The Ector County Attorney's office is passionate about going after hot check offenders, but over the past two and a half years that Hot Check fund has depleted from $305,667 at the beginning of 2009 to just $108,709 as of May 31, 2011.An election opponent agrees the shift away from checks is the main driver for the lower fund balance, though she also accuses the incumbent Ector County Attorney of unnecessary spending on office furniture. An even bigger factor, though, may be that lower-income families, who are most likely to bounce checks, have been closing their bank accounts in droves in part because of higher bank fees and minimum balances as well as, naturally, "overdraft" fees. So if fewer poor people have bank accounts and fewer businesses are accepting checks, it's a reasonable bet that County Attorneys' hot-check fund balances will continue to decline and I wouldn't be surprised to learn that the same thing happening in other counties as well.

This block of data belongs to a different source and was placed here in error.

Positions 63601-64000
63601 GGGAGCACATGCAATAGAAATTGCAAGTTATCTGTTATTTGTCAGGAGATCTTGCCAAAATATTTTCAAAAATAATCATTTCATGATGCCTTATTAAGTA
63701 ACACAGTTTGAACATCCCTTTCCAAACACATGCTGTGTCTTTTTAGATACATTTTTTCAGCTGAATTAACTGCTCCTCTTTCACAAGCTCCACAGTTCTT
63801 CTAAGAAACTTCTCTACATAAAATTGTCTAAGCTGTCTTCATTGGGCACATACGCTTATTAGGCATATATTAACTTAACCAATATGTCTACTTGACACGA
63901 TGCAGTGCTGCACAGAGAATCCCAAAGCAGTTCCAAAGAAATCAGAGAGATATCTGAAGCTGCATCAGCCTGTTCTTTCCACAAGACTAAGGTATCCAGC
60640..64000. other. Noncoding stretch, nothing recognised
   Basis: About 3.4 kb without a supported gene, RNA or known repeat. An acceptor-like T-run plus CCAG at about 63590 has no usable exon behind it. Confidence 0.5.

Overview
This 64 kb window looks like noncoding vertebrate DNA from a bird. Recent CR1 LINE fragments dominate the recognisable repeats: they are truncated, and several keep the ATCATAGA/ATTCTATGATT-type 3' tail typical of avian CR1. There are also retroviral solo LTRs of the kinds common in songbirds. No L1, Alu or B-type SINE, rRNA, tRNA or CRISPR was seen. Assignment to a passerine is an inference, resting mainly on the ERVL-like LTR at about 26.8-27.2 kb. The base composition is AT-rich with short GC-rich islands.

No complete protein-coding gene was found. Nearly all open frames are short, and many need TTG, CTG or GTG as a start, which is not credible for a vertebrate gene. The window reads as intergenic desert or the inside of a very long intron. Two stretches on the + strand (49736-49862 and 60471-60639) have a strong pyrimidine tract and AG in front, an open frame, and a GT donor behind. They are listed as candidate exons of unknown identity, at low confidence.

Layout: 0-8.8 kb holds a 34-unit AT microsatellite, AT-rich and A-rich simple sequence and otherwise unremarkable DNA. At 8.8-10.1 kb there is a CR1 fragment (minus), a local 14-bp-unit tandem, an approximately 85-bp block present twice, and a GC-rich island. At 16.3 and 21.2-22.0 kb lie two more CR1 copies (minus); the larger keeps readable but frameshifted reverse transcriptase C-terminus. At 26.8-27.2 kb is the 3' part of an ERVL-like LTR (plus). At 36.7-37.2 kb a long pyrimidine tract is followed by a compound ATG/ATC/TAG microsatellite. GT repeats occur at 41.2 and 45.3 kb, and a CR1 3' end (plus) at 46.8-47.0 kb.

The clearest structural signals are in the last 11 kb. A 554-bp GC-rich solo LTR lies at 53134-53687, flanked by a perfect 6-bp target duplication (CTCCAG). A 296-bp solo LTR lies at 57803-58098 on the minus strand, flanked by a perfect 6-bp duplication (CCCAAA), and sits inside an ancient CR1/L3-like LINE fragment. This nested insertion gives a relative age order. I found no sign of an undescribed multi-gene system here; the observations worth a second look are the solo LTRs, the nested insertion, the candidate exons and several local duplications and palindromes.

County Attorney Cindy Weir-Nutter explains they're working hard to go after hot check offenders, but with a decrease in businesses accepting checks, there are fewer to recover.
"It's just common sense that checks are a thing of the past and so the fund is going to go down."
Saturday, October 29, 2011
Shift away from checking reduced hot-check fund revenues in Odessa
Here's an unexpected consequence of the shift away from checks to plastic in recent years - less money in county Hot Check Funds, which are slush funds controlled by County Attorneys generated by an escalating array of fees on hot checks. Reported KOSA out of Odessa: